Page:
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Web proxy firm working with FBI to trace Palin e-mail hacker

The webmaster of a Ga. company says he's been asked to save server logs

September 18, 2008 12:00 PM ET

Computerworld - The webmaster of a proxy service called Ctunnel.com, which may have been used by a hacker to illegally access the e-mail account of Republican vice presidential candidate Sarah Palin, is working with law enforcement authorities to track down the person behind the break-in.

Gabriel Ramuglia, the Athens, Ga.-based webmaster of Ctunnel, said today that URLs in screenshots of Palin's e-mail -- photos were posted online yesterday on 4chan.org and other sites -- suggested that whoever accessed her Yahoo Mail account had used his proxy service.

Ramuglia said in an interview that he was contacted by FBI officials last night and asked to retain computer logs of the past few days' activity on his service and to make sure nothing is deleted. Ramuglia, who normally stores only a week's worth of log data, said he would not have deleted anything anyway because of the illegal nature of what had happened.

Ramuglia is now in the process of importing more than 80GB worth of log data into a database for analysis. He said he's reasonably confident that he can help authorities sift through the logs and trace access back to the originating IP address -- especially because the self-professed hacker has admitted using just one proxy service to access Palin's account.

The alleged hacker said in an online posting that he gained access by simply resetting the password to the Alaska governor's Yahoo e-mail account using its password-recovery service. That's according to a description of events posted on a blog site run by conservative syndicated columnist Michelle Malkin.

The first-person account was originally posted on 4chan.org by a poster identified only as "Rubico." That post, along with a related thread, was later deleted from that site -- but not before a reader of Malkin's blog apparently snagged a copy of it and sent it along to Malkin. Rubico's claims could not be verified, and security analysts have been skeptical of the claims.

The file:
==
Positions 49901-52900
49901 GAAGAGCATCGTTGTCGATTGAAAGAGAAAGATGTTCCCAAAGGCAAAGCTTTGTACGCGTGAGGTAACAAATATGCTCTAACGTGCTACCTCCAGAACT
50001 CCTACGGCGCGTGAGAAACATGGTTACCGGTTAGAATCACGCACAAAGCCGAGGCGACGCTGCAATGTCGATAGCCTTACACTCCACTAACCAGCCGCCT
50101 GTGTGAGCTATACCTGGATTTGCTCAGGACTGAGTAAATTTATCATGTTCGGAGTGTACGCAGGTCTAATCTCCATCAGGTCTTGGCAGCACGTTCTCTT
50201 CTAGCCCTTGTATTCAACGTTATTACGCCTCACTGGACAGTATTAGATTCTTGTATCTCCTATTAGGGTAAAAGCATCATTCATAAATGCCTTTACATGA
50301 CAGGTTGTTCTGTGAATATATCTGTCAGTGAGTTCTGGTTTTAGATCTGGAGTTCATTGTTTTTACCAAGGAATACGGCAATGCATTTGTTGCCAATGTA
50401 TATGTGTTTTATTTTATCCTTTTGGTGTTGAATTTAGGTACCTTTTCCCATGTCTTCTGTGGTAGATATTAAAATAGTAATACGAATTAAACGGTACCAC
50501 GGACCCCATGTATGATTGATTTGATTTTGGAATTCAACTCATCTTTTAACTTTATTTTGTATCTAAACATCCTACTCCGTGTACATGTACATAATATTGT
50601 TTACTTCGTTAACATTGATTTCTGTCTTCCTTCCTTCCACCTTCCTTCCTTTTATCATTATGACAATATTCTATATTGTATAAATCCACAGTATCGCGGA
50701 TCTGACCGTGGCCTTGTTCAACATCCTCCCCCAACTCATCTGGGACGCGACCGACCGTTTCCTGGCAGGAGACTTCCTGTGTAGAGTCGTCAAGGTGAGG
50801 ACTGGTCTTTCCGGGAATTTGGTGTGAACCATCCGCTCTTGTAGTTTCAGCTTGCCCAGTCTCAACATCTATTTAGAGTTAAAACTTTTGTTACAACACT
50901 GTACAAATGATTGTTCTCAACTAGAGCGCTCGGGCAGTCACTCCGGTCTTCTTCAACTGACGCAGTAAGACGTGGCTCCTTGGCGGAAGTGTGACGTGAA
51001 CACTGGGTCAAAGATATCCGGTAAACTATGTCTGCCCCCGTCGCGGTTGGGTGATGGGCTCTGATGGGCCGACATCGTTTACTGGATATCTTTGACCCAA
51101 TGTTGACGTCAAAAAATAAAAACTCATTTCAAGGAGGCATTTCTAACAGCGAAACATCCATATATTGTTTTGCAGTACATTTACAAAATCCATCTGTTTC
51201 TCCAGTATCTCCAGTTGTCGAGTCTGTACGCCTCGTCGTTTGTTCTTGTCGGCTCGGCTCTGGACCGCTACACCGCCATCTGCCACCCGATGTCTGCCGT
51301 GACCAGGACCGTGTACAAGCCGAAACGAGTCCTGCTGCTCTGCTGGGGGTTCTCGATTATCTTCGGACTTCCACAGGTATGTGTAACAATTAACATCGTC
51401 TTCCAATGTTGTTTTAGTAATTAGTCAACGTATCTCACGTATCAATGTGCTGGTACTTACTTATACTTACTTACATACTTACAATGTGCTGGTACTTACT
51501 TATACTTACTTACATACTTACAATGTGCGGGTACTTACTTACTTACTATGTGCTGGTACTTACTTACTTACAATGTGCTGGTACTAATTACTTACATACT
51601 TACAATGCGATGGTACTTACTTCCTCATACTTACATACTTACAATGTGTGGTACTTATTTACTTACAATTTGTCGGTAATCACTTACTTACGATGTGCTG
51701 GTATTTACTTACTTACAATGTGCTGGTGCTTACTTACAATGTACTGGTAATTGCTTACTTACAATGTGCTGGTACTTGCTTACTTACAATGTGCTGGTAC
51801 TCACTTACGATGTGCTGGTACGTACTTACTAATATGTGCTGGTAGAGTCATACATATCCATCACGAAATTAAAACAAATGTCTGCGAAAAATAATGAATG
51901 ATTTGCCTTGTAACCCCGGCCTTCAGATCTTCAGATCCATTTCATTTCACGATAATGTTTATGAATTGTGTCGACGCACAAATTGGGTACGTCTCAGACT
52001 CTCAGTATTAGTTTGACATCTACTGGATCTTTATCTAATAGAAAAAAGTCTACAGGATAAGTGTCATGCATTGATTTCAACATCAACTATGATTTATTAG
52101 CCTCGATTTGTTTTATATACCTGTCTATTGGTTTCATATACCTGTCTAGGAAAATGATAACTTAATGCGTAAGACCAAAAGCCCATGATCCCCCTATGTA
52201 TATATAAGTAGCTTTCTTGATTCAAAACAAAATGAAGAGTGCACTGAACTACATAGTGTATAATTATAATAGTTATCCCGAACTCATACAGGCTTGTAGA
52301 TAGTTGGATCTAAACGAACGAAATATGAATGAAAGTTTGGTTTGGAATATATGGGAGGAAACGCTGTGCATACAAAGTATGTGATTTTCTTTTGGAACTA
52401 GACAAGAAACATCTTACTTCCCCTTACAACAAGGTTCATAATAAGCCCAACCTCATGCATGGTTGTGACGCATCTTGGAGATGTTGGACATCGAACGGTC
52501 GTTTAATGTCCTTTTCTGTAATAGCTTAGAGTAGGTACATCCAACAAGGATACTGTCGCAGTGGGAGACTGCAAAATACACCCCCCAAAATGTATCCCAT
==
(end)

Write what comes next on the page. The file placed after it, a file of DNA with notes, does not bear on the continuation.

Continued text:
According to the Malkin blog reader, 4chan.org hosts multiple boards, each of which is dedicated to specific subjects. The individual who first broke into Palin's e-mail account apparently belonged to a group called "/b/," which the reader described as the "most notorious" of the boards on 4chan.org. "'/b/tards,' as its denizens are called, are interested only in their own amusement," the reader claimed.

Rubico allegedly became interested in Palin's e-mail after reading media reports of her using a Yahoo Mail account. He decided to try to access it by resetting her password. "It took seriously 45 minutes on Wikipedia and Google to find the info [needed]," Rubico claimed. "Birthday? 15 seconds on Wikipedia. ZIP code? Well, she had always been from Wasilla, [Alaska], and it only has two ZIP codes (thanks, online postal service!)."

Rubico said it was harder to find the answer to one of the other questions needed for a password recovery: Where had Palin met her husband? After some digging, Rubico determined that the couple first met at Wasilla High School.

He said he used the information to reset Palin's password and go through her e-mail to see for anything incriminating that might "derail her campaign."

It was only after finding nothing that the hacker realized how easily he could be caught, since he had used only one proxy to access the account. So he decided to make access to it available to others on the /b/ board by posting Palin's recently reset password. Rubico claimed that he "then promptly deleted everything and unplugged my Internet and just sat there in a comatose state."

However, one of the other members of the bulletin board whom Rubico described as a "White knight f...," saw the thread and used the new password to go back into Palin's account and reset it. That person then sent an e-mail to a "friend of Palin's" informing her of the new password and what had happened, Rubico claimed.

Read more about Cybercrime and Hacking in Computerworld's Cybercrime and Hacking Topic Center.



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